Choosing Accountability Over Closure

This semester, Lambda Chi Alpha saw something that has only happened a handful of times: a chapter closed itself because they simply did not want to go on as members of the fraternity.

The men at Virginia Tech (Sigma-Lambda) faced an uphill battle after being found responsible for a number of hazing-related incidents surrounding their fall associate member program.

After a thorough investigation and conduct hearings, the 100-man chapter faced true accountability for their actions. Instead of accepting responsibility and working hard to make a positive change, the entire chapter chose the easy way out: hand in their charter, and close the chapter.

It is the idea of “accountability” that we choose to focus on throughout this article. Virginia Tech is by no means the first to face adversity, and they certainly will not be the last. However, the difference comes in the acceptance of accountability.

We talked with two different Lambda Chi members, one from the University of Florida, the other from the University of South Carolina, to discuss what accountability means to them.

Both men, though from different backgrounds and ways of life, share a similar experience of bringing a chapter back from the brink and what it means to be a lifetime brother in the face of adversity.

Arie Hariton, University of Florida (Epsilon-Mu)

From the day he stepped onto campus, Hariton knew he wanted to make the most of his college experience. So he became the definition of the word “involved”, doing everything from throwing himself into student government to joining Lambda Chi Alpha.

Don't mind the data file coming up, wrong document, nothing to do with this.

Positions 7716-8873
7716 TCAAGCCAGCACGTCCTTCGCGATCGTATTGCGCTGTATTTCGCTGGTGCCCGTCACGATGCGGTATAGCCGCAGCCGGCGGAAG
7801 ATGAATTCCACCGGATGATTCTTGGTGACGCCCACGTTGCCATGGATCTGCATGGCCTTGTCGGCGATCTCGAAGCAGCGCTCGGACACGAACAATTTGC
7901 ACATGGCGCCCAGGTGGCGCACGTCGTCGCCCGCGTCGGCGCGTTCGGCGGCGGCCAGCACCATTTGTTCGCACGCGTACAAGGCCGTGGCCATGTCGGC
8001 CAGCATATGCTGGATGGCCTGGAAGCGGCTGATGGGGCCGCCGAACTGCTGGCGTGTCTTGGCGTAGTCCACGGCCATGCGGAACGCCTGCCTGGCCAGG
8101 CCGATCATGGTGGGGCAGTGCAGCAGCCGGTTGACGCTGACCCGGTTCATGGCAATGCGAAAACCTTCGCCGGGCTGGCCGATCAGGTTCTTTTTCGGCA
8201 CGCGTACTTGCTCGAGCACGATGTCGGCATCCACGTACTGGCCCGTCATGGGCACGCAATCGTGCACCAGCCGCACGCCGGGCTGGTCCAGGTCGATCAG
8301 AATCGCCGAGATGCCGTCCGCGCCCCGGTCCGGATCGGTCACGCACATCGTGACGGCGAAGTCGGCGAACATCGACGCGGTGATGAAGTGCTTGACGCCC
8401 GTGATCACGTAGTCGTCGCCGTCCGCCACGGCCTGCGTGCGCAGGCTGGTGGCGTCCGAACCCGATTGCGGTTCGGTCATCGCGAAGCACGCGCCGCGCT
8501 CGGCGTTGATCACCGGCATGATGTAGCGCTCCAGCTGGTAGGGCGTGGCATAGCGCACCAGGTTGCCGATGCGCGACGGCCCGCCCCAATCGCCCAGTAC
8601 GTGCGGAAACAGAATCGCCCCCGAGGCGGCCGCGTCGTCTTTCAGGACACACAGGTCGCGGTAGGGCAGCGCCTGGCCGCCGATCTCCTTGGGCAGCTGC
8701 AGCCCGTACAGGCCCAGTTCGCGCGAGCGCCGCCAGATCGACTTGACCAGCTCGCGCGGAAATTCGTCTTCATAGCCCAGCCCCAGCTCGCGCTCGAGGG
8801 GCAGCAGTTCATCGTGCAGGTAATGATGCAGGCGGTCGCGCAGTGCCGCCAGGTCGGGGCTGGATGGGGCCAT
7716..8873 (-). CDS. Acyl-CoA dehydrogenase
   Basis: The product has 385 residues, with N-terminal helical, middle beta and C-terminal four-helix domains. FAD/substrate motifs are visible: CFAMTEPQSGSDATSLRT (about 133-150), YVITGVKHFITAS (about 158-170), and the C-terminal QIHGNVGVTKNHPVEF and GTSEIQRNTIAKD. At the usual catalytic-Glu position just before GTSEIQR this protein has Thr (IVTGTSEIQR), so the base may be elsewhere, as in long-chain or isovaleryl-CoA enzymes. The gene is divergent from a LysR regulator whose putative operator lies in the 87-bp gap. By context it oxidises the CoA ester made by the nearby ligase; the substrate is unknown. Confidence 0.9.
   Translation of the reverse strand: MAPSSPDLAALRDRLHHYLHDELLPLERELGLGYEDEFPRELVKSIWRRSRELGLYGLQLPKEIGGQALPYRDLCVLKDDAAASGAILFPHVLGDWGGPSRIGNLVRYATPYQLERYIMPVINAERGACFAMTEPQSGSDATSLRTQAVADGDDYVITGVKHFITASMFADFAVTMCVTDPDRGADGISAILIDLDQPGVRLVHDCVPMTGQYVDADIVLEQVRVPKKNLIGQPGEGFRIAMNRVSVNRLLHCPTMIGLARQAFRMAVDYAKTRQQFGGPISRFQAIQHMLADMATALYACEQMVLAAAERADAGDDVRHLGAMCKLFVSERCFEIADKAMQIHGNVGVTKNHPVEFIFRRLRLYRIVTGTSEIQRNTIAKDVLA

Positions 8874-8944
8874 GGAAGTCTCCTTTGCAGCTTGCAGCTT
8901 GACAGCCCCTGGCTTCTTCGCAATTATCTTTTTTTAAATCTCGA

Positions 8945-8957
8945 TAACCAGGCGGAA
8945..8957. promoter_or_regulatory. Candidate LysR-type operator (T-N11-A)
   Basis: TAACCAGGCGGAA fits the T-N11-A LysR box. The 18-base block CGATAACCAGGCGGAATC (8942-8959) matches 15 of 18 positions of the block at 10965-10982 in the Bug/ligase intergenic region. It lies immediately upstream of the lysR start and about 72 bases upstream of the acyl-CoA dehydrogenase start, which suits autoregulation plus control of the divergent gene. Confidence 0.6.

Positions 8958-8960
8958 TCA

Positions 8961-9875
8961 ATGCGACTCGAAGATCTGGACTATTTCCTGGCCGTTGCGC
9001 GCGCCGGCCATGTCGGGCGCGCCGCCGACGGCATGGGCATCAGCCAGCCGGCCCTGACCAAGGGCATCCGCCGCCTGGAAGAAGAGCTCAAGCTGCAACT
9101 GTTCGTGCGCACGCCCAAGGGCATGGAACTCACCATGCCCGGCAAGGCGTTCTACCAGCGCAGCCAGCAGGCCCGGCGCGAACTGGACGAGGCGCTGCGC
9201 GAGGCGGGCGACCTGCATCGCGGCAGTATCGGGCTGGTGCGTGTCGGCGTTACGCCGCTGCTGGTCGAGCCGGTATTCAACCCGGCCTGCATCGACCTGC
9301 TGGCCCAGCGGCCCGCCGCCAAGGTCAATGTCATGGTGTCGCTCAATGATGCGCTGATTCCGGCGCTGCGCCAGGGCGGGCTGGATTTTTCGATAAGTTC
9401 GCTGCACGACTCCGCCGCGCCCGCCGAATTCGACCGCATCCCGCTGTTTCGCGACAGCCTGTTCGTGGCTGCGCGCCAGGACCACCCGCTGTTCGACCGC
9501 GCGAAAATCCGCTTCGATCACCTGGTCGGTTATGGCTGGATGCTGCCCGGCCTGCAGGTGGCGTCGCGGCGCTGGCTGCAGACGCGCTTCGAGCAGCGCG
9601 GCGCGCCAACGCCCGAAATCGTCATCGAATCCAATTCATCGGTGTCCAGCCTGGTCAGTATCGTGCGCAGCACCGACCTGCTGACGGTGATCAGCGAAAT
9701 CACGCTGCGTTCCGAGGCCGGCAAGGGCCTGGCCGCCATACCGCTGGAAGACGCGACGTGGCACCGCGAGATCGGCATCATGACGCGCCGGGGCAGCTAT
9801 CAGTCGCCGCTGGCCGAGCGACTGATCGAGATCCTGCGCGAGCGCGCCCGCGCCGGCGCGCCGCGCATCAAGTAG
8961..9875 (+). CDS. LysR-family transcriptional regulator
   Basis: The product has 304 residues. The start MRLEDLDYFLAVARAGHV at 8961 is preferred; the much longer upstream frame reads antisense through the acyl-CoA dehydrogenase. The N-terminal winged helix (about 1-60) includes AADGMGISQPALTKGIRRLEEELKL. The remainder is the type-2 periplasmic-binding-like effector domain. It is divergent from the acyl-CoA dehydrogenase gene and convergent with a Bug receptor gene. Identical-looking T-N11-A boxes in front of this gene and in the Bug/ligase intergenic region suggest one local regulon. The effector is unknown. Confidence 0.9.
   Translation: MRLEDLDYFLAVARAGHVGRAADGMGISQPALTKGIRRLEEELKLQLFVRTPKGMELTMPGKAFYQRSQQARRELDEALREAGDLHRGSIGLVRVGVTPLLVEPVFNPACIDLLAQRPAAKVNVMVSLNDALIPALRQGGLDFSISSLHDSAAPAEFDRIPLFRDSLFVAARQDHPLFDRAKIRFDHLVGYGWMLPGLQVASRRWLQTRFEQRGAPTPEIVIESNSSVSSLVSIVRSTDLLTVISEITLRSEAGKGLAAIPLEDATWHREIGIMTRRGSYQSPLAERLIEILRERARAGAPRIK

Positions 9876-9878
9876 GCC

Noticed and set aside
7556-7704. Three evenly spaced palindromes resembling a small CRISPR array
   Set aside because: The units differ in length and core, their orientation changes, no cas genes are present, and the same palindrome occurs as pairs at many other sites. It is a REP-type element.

His involvement with the fraternity soon blossomed when, in only his third semester of college, he was named High Alpha. The president before him had resigned after the chapter was placed on limited operations.  Following a membership review for alcohol violations, it was time for Hariton to step up to the plate.

Arie Hariton was only a sophomore when he accepted the role of High Alpha.

Hariton remembers how his role quickly changed from being the peace keeper to the rule enforcer. Though he was young, Hariton knew that to save his chapter, he had to be the catalyst for change.

“He [Hariton] understood that his and the chapter’s actions deserved to be held accountable and used this opportunity as a learning moment to help spur the chapter forward, while also growing as an individual leader,” said Erik Silvola, former ELC who participated in the Florida chapter’s membership review.

Hariton recalls how, early in the slow rebuilding process, some members were not pleased with his decisions, but to revive the chapter, the foot had to come down.

“Ultimately, I still give a lot of credit to my executive team, my Zeta, and a lot of credit to my High Pi, but I think it comes from that, where I knew whatever happened, I was going to be held accountable for it,” said Hariton.  “I had a responsibility in my brothers to not make short-term decisions that could have very bad long-term consequences.”

And so the chapter, which had previously maintained a strong membership, was faced with the challenge of rising from the ashes. The process began with a positive mindset.

As time passed, brothers realized it was now or never for them to save their brotherhood.  Quickly, the mindset changed from one of despair to one of hope: members began focusing on their strengths, including fundraising 28,000 dollars for their school’s dance marathon.  They saw a shift in brothers’ involvement in different organizations on campus, as well.

It was a time of growth and change, following a situation that could have been the end, but not on Hariton’s watch.